In our Work in Progress series, in partnership with LinkedIn, we take a look at issues facing the American workforce.
Millennials, estimated to make up more than a third of the American workforce, are re-inventing the traditional concept of employment. They are also leaving their lucrative jobs in order to travel.
"This really is a symptom of the job market today. People are voluntarily leaving their jobs at the highest rate since 2000. The hiring market is strong. There are now more open jobs than there are unemployed workers, so people who are thinking about quitting are saying this looks like a really good time to do so," said Chip Cutter, managing editor of LinkedIn. "They have the confidence to do it. They think they'll be able to get another job pretty easily."
A 2018 Deloitte Millennial Survey found 43 percent of millennials plan to quit their jobs within two years, and only 28 percent of millennials plan to stay in their current role for more than five years.
Cutter said the big question he had for millennials was how they were able to afford quitting their jobs and traveling for a year.
"They said they really had to plan for this months in advance. And I think it's important to note that there are a lot of people who had to have student loans who just cannot do this, but some said that they saved, for instance, $2,000 a month to be able to travel," Cutter said. "It depends on where you're going, what your plans are. Those who plan to travel throughout Southeast Asia might be able to do it cheaper than those who are going to Europe, for instance."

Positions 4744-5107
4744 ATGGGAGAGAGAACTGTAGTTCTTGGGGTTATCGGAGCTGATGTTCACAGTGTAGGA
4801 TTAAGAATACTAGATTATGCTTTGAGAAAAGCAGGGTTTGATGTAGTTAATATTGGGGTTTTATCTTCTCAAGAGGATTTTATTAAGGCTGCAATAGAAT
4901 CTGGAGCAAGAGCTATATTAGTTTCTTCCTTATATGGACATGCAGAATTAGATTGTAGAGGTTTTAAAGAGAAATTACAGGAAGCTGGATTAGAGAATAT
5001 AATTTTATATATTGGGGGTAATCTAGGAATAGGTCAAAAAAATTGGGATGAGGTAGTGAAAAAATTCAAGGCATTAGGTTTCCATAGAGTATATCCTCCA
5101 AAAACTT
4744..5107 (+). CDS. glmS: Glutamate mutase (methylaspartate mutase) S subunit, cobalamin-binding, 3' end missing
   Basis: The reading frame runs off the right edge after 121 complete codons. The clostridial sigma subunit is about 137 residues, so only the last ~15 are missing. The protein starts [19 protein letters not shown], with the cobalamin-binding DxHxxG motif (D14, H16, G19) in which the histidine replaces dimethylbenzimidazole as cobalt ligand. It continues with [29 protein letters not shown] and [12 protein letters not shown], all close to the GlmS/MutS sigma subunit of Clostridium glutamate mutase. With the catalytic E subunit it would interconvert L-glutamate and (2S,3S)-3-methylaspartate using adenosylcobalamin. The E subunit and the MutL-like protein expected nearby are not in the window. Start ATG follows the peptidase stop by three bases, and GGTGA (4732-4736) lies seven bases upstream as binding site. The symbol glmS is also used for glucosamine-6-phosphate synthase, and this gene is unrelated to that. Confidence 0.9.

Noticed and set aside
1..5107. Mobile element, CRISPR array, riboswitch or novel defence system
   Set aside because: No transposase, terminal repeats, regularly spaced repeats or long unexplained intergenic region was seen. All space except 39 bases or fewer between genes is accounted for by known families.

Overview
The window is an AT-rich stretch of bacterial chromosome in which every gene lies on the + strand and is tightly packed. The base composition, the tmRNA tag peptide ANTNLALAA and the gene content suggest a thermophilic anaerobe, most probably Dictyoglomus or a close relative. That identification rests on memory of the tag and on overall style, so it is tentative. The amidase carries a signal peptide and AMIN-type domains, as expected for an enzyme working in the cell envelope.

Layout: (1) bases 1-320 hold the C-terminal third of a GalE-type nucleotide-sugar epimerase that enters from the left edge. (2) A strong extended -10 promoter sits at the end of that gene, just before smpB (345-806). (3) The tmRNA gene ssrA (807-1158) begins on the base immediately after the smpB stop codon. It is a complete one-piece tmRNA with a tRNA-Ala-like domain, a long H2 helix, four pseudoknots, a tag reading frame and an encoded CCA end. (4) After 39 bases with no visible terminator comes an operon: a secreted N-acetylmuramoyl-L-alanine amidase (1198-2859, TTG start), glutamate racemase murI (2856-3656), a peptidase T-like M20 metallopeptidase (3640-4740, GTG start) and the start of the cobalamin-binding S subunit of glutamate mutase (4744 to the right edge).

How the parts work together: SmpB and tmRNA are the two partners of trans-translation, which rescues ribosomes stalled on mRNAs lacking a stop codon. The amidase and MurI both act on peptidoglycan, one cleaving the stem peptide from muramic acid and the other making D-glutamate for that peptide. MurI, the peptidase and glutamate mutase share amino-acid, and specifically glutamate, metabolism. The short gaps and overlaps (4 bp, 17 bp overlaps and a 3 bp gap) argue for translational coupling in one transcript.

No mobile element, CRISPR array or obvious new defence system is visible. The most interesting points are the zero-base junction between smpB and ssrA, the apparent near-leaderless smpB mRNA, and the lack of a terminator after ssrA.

But there are a lot of varying pathways, he added.
"Not everybody is taking a sabbatical in Bali. Some are quitting their jobs just to take another position somewhere else or take a higher paying job," Cutter said.
LinkedIn found that millennials "are more open to consider multiple careers."
"We see kind of older generations perhaps a little bit more unlikely to do so. Some feel like they feel stuck in their careers, aren't exactly sure where to go next, but quitting could be an option to get out of there," Cutter said.
Millennials are also able to market their travel experiences to their subsequent employers.
"I spoke with someone, she was working in investment banking. She quit her job, traveled throughout Southeast Asia," Cutter said. "Now she's trying to get a job in sustainability and she said that she's now using this travel experience as part of her story, that seeing that part of the world helped her better understand this field."
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